Historical Commission approves Family Court and A.J. Reach designations
In a relatively brief meeting on Friday, the Philadelphia Historical Commission reviewed just five cases, none of significant public impact. In a short discussion following its regular meeting, the Commission also commented, approvingly, on two recent national register nominations: the Family Court Building (1941) on the 1800 block of Vine Street and part of the A.J. Reach Sporting Goods Company complex (1880) in Fishtown.
At the start of the meeting, Commission executive director, Jonathan Farnham, noted that plans for the most significant site up for review, the Shirt Corner Plus corner, had been satisfactorily revised to meet the Architectural Commission’s recommendations and was thus added to the consent agenda.
The meeting began with a brief examination of plans to remove the pool wing of the individually designated Overbook School for the Blind. In introducing the case, Farnham encouraged the Commission to consider whether the applicants — who contend that the wing has deteriorated too much to maintain — were asking to “demolish” or merely “alter.” The Commission unanimously approved the work, viewing it as an alteration.
It next considered revised plans for the removal of a 1952 addition to an individually designated building at 1903 Spring Garden St. (1873), a large row home that has been used as a church and is being converted into a multi-family dwelling of seven units. The Architectural Committee had recommended approval of renovations to the building’s facade, but asked for more details on work planned for the rear. With Farnham’s assurance that such supplemental information had been satisfactorily provided, the Commission granted the project its unanimous approval.
In the absence of an appearance by the owner or applicants for the individually designated property at 1027-31 Arch Street, the Commission followed the Architecture Committee’s recommendations and voted to deny the requested legalization of storefront windows and the installation of new awnings.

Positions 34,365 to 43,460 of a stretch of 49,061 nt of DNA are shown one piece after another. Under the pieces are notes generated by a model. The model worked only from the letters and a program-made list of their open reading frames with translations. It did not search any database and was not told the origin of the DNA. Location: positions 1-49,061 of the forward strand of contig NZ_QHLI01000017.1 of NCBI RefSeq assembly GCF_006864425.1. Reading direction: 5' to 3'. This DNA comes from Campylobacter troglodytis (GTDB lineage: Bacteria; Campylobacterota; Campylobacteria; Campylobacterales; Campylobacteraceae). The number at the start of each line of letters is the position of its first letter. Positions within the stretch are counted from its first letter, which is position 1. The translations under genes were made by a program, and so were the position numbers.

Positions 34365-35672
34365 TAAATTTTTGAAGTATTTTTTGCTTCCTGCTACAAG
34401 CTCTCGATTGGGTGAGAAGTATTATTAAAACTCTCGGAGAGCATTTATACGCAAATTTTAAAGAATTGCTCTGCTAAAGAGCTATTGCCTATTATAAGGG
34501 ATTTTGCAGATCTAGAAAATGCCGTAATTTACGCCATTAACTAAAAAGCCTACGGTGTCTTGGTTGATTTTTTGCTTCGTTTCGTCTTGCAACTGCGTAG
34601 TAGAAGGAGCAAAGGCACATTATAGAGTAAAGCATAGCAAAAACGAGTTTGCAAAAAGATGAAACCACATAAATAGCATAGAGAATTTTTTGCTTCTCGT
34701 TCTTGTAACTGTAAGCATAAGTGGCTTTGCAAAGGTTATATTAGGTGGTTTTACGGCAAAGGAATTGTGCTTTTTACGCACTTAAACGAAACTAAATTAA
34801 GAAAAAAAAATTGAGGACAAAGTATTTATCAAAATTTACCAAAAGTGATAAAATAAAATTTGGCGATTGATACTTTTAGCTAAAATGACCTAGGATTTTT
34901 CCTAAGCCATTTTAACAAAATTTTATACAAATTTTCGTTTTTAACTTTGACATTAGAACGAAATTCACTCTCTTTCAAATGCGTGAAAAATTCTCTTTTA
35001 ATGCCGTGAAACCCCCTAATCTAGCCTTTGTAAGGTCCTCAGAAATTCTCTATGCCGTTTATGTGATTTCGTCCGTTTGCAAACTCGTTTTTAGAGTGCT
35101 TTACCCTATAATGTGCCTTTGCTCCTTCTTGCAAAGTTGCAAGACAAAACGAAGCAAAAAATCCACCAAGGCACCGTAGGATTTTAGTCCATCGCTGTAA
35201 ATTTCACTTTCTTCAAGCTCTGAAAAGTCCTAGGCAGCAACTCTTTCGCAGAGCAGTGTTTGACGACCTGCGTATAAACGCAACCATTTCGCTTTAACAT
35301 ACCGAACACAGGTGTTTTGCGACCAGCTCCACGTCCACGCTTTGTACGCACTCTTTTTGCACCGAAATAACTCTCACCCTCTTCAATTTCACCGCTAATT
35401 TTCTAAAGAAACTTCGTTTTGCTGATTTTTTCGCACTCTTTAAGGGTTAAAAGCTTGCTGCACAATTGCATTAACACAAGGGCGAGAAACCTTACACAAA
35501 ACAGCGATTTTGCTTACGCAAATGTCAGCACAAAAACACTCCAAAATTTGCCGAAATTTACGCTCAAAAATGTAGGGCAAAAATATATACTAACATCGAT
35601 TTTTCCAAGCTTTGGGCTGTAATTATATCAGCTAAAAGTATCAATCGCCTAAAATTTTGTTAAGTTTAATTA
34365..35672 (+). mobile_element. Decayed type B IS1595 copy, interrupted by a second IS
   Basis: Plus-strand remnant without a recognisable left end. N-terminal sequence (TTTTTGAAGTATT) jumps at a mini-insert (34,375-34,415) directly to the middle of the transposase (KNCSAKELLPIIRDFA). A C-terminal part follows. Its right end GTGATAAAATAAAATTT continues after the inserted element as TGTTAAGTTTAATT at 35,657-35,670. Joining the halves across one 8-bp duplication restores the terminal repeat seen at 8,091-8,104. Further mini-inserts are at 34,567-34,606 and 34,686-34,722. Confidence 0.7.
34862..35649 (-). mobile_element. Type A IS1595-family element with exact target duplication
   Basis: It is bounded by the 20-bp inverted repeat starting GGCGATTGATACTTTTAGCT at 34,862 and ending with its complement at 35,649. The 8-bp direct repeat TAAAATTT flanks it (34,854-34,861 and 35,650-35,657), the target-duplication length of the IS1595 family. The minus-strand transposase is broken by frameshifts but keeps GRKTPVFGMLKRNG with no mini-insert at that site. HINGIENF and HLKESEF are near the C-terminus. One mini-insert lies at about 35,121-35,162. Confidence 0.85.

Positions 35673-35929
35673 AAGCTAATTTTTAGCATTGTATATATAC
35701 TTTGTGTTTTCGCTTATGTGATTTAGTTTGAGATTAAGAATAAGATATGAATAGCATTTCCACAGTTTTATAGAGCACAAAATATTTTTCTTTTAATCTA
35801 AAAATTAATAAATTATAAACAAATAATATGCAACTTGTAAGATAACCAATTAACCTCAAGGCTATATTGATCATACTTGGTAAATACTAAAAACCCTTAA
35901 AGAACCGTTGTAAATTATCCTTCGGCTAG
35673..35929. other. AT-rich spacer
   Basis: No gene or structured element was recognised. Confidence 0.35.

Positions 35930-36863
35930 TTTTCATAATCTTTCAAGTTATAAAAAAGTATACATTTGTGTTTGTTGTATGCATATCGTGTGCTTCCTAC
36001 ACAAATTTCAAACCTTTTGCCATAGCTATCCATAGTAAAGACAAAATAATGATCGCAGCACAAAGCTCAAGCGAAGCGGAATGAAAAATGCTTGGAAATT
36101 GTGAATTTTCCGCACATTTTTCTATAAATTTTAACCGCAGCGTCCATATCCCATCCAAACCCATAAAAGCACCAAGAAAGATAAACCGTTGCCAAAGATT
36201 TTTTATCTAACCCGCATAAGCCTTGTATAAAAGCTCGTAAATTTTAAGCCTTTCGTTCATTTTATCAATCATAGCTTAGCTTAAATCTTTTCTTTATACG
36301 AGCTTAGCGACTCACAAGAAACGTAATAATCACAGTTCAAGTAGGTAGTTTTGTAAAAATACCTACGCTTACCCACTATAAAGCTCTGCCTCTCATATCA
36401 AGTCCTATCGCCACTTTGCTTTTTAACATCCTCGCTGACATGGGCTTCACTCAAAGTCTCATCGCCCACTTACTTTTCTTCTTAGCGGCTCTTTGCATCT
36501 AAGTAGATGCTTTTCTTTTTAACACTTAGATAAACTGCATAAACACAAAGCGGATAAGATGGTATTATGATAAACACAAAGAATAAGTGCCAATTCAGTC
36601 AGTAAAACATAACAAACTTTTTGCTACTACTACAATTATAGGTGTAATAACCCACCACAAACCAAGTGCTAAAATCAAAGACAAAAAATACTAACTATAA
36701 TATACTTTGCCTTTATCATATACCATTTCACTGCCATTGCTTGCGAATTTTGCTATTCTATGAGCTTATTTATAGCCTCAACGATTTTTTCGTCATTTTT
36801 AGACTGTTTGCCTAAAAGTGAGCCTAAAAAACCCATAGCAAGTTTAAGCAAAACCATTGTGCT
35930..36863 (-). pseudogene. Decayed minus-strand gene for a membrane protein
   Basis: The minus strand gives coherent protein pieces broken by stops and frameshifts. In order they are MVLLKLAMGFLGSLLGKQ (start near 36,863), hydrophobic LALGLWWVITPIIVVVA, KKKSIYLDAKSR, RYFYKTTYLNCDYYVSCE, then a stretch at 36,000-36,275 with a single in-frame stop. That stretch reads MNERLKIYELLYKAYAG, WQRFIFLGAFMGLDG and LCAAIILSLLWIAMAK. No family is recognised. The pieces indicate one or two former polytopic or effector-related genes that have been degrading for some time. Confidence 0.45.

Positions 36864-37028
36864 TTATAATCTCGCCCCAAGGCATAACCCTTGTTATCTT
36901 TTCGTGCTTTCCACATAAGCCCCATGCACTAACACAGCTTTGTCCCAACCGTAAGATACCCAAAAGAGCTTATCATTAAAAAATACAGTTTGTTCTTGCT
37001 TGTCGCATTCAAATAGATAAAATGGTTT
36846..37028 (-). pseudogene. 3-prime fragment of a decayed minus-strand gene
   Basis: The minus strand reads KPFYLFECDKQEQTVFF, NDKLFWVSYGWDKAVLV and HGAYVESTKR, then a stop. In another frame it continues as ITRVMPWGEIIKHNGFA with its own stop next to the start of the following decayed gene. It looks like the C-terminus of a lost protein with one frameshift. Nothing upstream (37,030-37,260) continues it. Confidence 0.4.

The last two applications concerned Civil War-ear residential projects in the Rittenhouse Fitler Residential Historic District. In a familiar story, the owners of a two-story, 1,000-square-foot home sought approval for a 300-square-foot third floor addition. Commission staff member Randal Baron reported that he had visited the site and found that such an addition would be “visible and conspicious.” The applicants’ contended that that was not the case and pointed out that they had lowered the profile of the addition since originally presenting the idea. The Commission approved the work, with Commissioner JoAnn Jones the lone holdout.
The morning’s last case was also its longest, as the Commission indulged the owner of a home at the corner of 18th and Delancy as she put forth a lenghty tale of setbacks and frustrations in dealing with the building. Commission co-chairs Sara Merriman and Sam Sherman at last attempted to steer her presentation to a conclusion with the suggestion that the Commission deny this specific request to continue renovations on the building and to construct an addition and to find a competent architect who would work with staff on developing a satisfactory plan for the overhaul of the building. That motion passed unanimously.
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